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Majority of Turks against switch to presidential system

According to the “Social and Political Trends in Turkey” survey, which was conducted by Kadir Has University across 26 provinces in the country, 65.8 percent of respondents said they favor keeping the parliamentary system in Turkey in the new constitution. Only 21.2 percent of the 1,000 respondents said they support switching to a presidential system, while 4.4 percent said they favor a semi-presidential system. When asked about their views regarding who should be president if Turkey were to adopt a presidential system, 34.3 percent said they would like to see the current prime minister, Recep Tayyip Erdoğan, as president. He was followed by Republican People's Party (CHP) leader Kemal Kılıçdaroğlu with 12 percent and incumbent President Abdullah Gül with 10 percent. The adoption of a presidential system has been a common point of debate in Turkey, with Prime Minister Erdoğan, who supports a presidential system, frequently bringing the issue to the public's attention over the past year. Many speculate that Erdoğan hopes to become Turkey's first president under a new presidential system in the 2014 elections as he is unable to run as prime minister again due to his Justice and Development Party's (AK Party) self-dictated rules, which do not allow deputies to run for more than three consecutive times.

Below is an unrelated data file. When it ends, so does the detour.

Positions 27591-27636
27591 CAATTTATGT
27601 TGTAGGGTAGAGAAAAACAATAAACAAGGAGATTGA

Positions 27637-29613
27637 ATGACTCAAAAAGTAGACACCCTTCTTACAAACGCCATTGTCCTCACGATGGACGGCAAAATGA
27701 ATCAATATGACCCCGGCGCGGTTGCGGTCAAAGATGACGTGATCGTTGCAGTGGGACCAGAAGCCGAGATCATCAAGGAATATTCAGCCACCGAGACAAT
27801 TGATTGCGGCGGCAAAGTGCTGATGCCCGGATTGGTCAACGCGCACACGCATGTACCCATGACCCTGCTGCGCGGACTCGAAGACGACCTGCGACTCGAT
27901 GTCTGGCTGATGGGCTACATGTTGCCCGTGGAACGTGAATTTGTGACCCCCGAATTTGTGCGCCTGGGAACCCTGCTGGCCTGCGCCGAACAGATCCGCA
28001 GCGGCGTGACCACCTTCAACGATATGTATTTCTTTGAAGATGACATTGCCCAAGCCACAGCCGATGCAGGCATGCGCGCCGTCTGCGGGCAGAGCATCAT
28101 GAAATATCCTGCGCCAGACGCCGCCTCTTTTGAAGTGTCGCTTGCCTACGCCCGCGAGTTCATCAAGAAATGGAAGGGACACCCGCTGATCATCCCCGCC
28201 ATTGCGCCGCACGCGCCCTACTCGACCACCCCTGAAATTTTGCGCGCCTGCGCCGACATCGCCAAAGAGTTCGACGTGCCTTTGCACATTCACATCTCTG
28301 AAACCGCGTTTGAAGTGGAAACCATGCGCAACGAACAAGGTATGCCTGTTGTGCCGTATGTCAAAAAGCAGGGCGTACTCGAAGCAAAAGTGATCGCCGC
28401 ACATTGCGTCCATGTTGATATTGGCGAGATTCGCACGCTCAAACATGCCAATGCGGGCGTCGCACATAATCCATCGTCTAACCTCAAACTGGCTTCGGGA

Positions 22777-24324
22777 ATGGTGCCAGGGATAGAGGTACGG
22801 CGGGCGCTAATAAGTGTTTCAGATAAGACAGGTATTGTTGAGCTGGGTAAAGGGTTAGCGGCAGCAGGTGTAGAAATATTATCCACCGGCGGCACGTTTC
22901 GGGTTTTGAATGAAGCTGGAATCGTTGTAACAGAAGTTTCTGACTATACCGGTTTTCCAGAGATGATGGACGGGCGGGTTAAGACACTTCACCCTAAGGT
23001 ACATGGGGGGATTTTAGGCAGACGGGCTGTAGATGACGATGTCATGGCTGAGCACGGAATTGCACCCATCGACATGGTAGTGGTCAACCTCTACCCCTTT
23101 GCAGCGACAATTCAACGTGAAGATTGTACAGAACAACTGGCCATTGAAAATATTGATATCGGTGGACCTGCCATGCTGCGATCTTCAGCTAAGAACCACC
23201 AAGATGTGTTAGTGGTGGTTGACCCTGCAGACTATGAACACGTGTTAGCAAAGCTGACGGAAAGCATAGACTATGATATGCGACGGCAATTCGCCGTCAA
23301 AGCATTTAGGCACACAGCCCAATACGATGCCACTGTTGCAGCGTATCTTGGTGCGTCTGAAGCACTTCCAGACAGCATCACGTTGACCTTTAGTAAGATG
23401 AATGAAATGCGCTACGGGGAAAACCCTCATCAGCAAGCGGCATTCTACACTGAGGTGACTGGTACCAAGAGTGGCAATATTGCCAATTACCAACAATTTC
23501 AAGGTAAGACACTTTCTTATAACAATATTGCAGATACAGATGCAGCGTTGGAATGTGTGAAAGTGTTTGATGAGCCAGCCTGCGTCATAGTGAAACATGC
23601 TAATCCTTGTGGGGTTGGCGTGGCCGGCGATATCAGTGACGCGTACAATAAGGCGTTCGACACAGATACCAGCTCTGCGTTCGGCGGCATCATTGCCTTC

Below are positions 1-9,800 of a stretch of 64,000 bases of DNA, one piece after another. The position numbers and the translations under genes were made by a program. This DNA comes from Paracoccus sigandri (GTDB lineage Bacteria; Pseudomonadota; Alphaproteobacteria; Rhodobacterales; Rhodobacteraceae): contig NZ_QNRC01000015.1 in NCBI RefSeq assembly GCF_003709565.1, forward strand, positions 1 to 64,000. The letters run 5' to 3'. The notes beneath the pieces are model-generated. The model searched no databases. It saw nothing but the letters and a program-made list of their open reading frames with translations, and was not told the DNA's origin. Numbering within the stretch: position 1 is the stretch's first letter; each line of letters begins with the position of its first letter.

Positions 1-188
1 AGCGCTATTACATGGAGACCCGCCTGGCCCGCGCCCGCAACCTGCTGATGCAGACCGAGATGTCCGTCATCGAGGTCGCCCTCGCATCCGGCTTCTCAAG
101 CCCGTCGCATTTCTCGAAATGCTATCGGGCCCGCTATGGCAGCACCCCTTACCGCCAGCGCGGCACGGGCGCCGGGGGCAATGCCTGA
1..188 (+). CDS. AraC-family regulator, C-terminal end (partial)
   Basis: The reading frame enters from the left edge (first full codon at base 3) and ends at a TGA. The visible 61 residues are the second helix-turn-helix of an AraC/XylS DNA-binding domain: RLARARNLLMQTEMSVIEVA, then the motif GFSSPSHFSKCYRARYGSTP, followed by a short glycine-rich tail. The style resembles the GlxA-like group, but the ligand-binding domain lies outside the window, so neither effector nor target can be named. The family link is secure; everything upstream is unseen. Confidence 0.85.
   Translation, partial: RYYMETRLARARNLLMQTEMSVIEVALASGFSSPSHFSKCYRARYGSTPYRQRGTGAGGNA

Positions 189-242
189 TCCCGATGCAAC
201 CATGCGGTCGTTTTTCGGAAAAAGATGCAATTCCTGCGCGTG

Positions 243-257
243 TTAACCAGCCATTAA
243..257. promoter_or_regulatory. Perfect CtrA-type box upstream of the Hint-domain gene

The survey, which was carried out between Dec. 26, 2012, and Jan. 16, 2013, also questioned Turks' views about the most effective way to resolve Turkey's long-standing terrorism problem due to the terrorist Kurdistan Workers' Party (PKK).

Half of the respondents of the survey said the country should resort to military means in order to resolve the terrorism problem, compared to the 31.6 percent of people who agreed with this in 2010.

Only 26.1 percent of the respondents said the country should use political means to rid the country of PKK terrorism.

When asked whether the state should speak to any of the parties involved in the terrorism problem, 55.5 percent said the state should not speak to anyone or any party concerning the issue. This figure was 51.8 percent in 2011.

The government is currently sponsoring peace talks with jailed PKK leader Abdullah Öcalan in order to settle the PKK problem and disarm the terrorist group.

When asked what they believe to be the biggest problem in the country, most of the respondents highlighted unemployment and terrorism.

Turkey's military, which frequently emerges as the most trustworthy state institution, was again chosen as number one. A total of 17.9 percent of the respondents of the survey said they think the Turkish military is the most trustworthy state institution, followed by the President's Office at 13.5 percent, and the Office of the Prime Ministry at 14.7 percent.

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